Critical masculinities theory
This theory refers to the various male offenders who carry out the majority of the crimes and sexual abuses and sexual violence. The traditional criminological research has highlighted that various dangerous forms of masculinity results in causing violence against the women. However, the crime caused against women, comes from a mentality where women are not treated equally. Thus, the sexual violence caused against women is linked to the gender based crime and masculinity theory (Heidensohn 2012). The biological differences among the sexes are mostly the causes of gender based discriminations. The new studies on masculinity theory highlights that it is not only linked to sexual offenses by men, but also with drug abuses, theft and other forms of abuses (Tomsen 2008). However, the majority of the crimes are caused against women, including sexual assaults and domestic violence. The crime is also based on the factors such as differences in class, race, ethnicity as well as power. The expression of power among men is often expressed as sexual violence against women as well as domestic violence. Moreover social power is also expressed by various gender based crimes (Braaf and Meyering 2013). Crime itself is a social resource to achieve masculinity. However, according to Chesney 2006, it is essential to highlight that violence and sexual assault might be caused by strangers as well as acquaintance. Most of the rape cases by the close acquaintance go unreported, and the offender is let go without punishment. Thus, it could be concluded that the masculinity theory focuses on the sexually inequality and discrimination against the weaker sex, usually considered to be women (Chesney 2006). The women need to be encouraged to report all forms of violence and inappropriate touch from strangers as well as acquaintance.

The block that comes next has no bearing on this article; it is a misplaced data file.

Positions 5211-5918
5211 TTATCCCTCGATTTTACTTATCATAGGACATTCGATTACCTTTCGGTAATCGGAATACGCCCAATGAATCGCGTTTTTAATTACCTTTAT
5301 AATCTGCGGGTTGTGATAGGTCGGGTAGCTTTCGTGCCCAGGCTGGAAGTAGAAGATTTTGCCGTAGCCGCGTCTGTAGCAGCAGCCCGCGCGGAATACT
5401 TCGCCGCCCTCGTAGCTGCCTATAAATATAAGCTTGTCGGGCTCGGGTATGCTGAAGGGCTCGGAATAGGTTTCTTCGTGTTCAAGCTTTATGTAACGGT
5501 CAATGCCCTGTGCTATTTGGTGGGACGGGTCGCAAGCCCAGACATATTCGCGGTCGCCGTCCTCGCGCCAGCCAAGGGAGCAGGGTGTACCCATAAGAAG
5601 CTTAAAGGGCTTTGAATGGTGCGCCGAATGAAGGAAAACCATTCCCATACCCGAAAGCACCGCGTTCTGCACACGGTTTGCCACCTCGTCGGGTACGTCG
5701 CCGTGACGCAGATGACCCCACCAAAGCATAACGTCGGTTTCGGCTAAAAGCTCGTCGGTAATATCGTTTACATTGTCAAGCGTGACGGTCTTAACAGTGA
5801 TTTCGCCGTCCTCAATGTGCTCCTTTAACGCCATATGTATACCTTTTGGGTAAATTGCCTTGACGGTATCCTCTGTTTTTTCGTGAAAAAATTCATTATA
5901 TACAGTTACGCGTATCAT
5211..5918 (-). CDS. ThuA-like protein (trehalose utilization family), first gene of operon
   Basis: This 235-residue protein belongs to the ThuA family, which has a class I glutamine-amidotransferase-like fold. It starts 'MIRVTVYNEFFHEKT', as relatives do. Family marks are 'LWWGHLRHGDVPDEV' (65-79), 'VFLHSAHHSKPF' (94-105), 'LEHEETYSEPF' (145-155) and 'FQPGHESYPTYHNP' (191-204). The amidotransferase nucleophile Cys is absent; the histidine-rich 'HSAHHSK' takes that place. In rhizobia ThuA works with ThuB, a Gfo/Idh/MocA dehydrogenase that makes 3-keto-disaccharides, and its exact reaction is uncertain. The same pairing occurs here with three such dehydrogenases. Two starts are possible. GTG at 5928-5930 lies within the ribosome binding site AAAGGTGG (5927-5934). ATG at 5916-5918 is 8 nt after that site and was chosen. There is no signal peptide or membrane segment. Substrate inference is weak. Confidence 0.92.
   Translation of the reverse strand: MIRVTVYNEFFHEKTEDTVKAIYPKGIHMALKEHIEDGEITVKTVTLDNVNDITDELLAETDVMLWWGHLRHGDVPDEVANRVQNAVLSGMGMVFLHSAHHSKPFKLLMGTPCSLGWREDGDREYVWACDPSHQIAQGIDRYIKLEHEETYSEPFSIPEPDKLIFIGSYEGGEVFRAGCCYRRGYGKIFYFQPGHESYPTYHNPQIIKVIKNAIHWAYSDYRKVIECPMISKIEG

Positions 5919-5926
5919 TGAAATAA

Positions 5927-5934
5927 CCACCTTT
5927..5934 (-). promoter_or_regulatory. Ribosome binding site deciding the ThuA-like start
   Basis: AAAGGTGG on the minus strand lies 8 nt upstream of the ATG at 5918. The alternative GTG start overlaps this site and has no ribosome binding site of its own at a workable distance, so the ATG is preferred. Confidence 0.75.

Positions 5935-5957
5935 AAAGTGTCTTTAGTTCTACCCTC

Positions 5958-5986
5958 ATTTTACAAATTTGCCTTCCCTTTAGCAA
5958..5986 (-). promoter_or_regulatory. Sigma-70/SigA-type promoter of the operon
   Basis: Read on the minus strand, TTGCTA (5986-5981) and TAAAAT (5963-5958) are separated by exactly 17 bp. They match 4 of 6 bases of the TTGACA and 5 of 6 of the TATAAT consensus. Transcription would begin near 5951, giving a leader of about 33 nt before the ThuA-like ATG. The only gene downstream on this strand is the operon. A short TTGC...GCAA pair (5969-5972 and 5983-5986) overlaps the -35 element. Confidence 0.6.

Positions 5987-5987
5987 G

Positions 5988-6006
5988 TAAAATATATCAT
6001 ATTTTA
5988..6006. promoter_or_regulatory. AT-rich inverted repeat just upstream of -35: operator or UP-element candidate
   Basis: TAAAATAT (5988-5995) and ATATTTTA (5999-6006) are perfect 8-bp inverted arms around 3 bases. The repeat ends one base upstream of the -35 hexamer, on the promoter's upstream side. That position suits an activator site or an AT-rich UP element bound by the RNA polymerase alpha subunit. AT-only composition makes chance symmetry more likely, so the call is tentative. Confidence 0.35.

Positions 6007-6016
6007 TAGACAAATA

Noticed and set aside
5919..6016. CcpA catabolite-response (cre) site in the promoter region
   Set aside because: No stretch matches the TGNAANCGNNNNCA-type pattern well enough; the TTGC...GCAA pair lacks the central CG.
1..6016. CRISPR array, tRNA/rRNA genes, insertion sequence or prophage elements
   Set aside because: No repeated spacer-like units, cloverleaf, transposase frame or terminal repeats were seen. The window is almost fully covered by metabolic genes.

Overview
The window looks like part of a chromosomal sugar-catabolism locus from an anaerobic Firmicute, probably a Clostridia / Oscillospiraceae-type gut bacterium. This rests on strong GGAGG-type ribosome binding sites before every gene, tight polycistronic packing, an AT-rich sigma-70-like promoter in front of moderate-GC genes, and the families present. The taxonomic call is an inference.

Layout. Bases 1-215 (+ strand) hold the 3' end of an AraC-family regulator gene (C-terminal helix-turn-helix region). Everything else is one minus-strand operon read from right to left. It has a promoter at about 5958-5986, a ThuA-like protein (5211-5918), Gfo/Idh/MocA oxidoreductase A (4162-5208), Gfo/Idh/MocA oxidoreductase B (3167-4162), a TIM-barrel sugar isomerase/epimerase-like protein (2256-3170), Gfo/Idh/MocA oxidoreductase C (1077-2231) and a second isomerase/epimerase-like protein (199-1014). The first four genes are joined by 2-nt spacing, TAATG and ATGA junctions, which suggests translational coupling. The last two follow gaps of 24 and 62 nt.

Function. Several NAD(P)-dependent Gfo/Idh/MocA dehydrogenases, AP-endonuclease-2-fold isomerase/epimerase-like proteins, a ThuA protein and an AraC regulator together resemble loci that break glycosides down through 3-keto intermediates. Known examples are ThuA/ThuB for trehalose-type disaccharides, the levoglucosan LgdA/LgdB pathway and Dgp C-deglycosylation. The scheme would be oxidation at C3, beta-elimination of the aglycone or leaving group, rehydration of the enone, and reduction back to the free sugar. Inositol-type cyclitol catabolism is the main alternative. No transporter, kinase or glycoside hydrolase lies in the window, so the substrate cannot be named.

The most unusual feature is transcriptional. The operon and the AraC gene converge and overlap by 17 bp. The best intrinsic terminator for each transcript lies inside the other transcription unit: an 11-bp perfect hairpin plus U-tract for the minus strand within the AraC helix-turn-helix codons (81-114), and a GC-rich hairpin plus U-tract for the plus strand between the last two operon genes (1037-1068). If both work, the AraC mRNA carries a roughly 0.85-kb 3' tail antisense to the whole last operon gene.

Sexual assaults are high in number in Australia than the rest of the world. However, in order to reduce this rate, it is essential that gender discrimination and gender based crime are mitigated. The liberal feminist theory supports the gender equally and provides a high esteem for women. However, the masculinity theory highlights the causes of gender based crime. Thus, it is essential to curb down the rate of sexual assaults in Australia, and provide men and women, a safe place to live in, respecting each other, along with each other’s support.
Australian Institute of Family Studies. (2017). Sexual Violence Research. [online] Available at: https://aifs.gov.au/projects/sexual-violence-research [Accessed 23 Mar. 2017].
Braaf, R. and Meyering, I.B., 2013. The gender debate in domestic violence: the role of data. Australian Domestic & Family Violence Clearinghouse.
Burgess-Proctor, A., 2006. Intersections of race, class, gender, and crime: Future directions for feminist criminology. Feminist criminology, 1(1), pp.27-47.
Casa.org.au. (2017). Cite a Website - Cite This For Me. [online] Available at: https://www.casa.org.au/casa_pdf.php?document=statistics [Accessed 23 Mar. 2017].
Chesney-Lind, M., 2006. Patriarchy, crime, and justice: Feminist criminology in an era of backlash. Feminist criminology, 1(1), pp.6-26.
Connell, R.W., 2014. Gender and power: Society, the person and sexual politics. John Wiley & Sons.
Heidensohn, F., 2012. The future of feminist criminology. Crime, Media, Culture, 8(2), pp.123-134.
Tomsen, S., 2008. Masculinities, crime and criminalisation. The critical criminology companion, pp.94-104.